Last month, I reviewed a radio show in which Punt P.I. (a gumshoe of the British airwaves) investigated the story of Bella in the Wych Elm. The radio show was quite good, but a newspaper article that preceded it had a few errors, some more glaring than others.
The article, entitled Punt P.I. Investigates Midlands Riddle, was published in the Express and Star, a regional British newspaper based in Wolverhampton, West Midlands. The article has several errors but the most glaring is a reference to "Czech-born Gestapo agent Josef Jakobs".
Josef Jakobs was not born in Czechoslovakia - he was born in Luxembourg to German parents, and was a German citizen. Karel Richter, a German spy who landed by parachute in England in May 1941, was born in the Sudetenland area of Czechoslovakia.
Josef Jakobs was not an agent of the Gestapo, but of the Abwehr. The two organizations were very, very different. The Gestapo were the German Secret State Police, or the Geheime Staatspolizei. It was a Nazi organization. The Abwehr was the German Intelligence Service. It was a military organization. The Abwehr, under Admiral Canaris did not get along with the Gestapo or its umbrella organization, the Sicherheitsdienst (SD). In fact, there is evidence to suggest that Canaris used his organization to protect people from the Gestapo. There is absolutely no evidence that Josef Jakobs was a member of the Gestapo and such a comment in the article is indicative of poor research and/or poor understanding of Germany military history.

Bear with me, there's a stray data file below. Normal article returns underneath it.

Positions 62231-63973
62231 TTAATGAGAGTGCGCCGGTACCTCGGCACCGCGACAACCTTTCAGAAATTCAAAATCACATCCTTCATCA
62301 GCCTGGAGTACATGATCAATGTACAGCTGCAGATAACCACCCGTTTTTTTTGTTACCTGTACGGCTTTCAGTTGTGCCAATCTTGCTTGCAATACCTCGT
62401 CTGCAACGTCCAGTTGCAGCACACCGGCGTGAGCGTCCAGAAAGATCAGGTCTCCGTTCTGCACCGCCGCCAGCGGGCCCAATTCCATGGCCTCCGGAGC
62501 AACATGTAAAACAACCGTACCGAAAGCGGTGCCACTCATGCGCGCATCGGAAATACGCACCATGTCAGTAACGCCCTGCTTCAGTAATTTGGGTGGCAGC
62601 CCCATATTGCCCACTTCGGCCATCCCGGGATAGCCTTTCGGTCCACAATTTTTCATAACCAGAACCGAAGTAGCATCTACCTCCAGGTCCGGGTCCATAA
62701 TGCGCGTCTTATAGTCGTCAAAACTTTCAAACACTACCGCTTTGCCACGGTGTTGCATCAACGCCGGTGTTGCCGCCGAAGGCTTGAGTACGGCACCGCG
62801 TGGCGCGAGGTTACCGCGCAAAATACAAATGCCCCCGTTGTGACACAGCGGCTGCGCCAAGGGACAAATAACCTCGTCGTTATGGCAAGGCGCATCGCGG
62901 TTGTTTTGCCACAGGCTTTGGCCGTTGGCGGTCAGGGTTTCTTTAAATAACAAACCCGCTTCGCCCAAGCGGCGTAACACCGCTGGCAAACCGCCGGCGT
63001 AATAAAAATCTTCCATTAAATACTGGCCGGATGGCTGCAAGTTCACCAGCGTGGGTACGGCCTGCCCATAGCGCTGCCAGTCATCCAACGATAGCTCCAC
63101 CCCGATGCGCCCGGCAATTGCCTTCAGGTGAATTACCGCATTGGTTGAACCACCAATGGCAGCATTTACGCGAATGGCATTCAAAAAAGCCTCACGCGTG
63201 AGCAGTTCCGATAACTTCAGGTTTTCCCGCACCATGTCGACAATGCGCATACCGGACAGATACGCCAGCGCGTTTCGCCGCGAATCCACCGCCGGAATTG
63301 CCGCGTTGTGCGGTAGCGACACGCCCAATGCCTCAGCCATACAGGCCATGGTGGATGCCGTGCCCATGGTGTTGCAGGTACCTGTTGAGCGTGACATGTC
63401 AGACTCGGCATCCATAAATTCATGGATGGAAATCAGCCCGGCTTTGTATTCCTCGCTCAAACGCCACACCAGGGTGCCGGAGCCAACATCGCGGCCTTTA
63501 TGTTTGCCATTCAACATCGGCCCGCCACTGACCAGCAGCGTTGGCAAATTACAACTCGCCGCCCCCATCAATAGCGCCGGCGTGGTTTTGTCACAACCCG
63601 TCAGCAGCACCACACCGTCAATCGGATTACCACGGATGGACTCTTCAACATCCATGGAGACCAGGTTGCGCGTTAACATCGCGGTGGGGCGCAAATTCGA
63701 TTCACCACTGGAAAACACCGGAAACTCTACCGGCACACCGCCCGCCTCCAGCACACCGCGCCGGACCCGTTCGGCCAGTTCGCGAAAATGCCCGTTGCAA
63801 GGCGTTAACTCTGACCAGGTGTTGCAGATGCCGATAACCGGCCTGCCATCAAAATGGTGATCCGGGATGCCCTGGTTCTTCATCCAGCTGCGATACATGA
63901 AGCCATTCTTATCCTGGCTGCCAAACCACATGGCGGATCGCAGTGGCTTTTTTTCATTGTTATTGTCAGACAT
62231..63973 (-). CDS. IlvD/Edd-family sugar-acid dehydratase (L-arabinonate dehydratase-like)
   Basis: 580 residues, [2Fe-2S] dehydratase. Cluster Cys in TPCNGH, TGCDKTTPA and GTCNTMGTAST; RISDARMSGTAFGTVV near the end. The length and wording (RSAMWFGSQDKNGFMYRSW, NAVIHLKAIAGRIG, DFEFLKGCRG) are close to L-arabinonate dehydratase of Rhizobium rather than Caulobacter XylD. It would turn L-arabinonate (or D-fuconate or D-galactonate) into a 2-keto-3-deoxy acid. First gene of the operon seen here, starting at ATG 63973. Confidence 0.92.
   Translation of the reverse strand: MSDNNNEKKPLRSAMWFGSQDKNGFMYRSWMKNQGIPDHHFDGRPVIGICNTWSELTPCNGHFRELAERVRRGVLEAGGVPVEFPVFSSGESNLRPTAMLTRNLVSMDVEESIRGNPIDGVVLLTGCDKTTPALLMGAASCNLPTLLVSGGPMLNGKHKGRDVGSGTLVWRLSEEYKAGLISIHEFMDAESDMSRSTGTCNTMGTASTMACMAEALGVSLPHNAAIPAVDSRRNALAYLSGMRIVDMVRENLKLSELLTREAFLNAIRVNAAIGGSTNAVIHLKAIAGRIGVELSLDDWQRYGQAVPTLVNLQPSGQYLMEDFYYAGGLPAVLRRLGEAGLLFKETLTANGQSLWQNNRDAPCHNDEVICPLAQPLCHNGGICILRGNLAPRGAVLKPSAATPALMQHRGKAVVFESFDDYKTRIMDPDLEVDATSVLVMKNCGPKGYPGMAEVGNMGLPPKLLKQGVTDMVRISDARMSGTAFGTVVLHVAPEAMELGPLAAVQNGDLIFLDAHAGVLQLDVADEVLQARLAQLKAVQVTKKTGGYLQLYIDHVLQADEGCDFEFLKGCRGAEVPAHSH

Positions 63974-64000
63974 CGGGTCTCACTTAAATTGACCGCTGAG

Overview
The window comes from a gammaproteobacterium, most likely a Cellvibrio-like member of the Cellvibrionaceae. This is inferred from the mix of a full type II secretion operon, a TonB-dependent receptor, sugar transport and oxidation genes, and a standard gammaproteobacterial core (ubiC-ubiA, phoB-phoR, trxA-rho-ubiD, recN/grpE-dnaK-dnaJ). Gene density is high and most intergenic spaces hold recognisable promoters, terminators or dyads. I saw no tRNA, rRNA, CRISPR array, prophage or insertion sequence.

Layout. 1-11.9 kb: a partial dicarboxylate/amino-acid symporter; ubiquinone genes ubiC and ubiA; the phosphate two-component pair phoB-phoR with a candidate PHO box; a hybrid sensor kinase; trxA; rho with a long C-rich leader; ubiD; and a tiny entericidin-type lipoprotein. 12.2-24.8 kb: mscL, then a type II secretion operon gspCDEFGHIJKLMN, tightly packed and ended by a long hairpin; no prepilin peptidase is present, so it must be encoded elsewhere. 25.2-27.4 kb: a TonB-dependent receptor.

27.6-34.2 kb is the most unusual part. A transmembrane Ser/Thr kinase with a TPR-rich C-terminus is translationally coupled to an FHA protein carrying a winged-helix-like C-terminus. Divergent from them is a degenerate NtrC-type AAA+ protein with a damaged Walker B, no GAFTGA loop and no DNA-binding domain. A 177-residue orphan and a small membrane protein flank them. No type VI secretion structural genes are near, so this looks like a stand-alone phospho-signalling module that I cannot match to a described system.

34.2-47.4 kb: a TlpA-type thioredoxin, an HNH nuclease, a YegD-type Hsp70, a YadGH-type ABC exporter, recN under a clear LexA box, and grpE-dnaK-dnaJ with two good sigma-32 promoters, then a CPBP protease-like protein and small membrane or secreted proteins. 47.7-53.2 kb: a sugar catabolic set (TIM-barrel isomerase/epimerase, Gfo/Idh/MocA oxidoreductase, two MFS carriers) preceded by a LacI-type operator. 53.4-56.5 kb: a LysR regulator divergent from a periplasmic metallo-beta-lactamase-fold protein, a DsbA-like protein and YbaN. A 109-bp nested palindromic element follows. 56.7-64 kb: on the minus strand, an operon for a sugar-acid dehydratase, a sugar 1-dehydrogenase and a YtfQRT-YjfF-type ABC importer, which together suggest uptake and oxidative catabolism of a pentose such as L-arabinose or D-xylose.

Finally, the article used a photograph of Josef Jakobs without citing the source of the photograph.
2 out of 5 - poorly researched
Express & Star (online newspaper) - Punt P.I. Investigates Midlands Riddle - accessed September 26, 2014.